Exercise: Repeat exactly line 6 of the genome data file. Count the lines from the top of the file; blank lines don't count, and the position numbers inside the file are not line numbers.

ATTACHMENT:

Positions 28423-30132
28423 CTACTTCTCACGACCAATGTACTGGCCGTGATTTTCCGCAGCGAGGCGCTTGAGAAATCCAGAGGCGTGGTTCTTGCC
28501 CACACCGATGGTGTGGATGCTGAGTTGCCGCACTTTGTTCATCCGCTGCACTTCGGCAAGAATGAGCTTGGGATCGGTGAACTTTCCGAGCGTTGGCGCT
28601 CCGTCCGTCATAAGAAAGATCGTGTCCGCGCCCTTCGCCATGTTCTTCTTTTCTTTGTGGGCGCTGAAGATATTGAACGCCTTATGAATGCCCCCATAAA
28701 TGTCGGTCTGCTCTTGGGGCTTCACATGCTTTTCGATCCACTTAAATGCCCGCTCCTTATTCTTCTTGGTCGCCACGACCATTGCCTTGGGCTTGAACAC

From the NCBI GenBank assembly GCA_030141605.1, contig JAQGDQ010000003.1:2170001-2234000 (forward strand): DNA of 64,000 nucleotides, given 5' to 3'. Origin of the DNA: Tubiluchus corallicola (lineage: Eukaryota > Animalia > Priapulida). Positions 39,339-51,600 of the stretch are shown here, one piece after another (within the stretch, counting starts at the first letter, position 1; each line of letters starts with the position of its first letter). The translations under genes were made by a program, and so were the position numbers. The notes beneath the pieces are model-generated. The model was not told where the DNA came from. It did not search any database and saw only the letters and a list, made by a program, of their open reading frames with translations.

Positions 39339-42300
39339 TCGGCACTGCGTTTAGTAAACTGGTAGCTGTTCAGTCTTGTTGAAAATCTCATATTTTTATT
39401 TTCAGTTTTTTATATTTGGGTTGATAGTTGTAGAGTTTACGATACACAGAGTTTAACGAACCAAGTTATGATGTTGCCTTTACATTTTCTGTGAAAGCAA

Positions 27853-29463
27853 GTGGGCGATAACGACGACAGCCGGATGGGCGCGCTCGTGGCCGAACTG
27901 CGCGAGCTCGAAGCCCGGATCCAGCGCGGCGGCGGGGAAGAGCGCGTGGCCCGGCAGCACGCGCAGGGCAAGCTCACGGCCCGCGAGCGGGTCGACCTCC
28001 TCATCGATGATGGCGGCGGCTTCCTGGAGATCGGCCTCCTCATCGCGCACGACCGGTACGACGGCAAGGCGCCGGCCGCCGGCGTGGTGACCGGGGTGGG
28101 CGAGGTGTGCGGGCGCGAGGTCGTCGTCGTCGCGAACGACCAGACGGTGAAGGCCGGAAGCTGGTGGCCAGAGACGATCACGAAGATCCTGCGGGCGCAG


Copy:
From the NCBI GenBank assembly GCA_030141605.1, contig JAQGDQ010000003.1:2170001-2234000 (forward strand): DNA of 64,000 nucleotides, given 5' to 3'. Origin of the DNA: Tubiluchus corallicola (lineage: Eukaryota > Animalia > Priapulida). Positions 39,339-51,600 of the stretch are shown here, one piece after another (within the stretch, counting starts at the first letter, position 1; each line of letters starts with the position of its first letter). The translations under genes were made by a program, and so were the position numbers. The notes beneath the pieces are model-generated. The model was not told where the DNA came from. It did not search any database and saw only the letters and a list, made by a program, of their open reading frames with translations.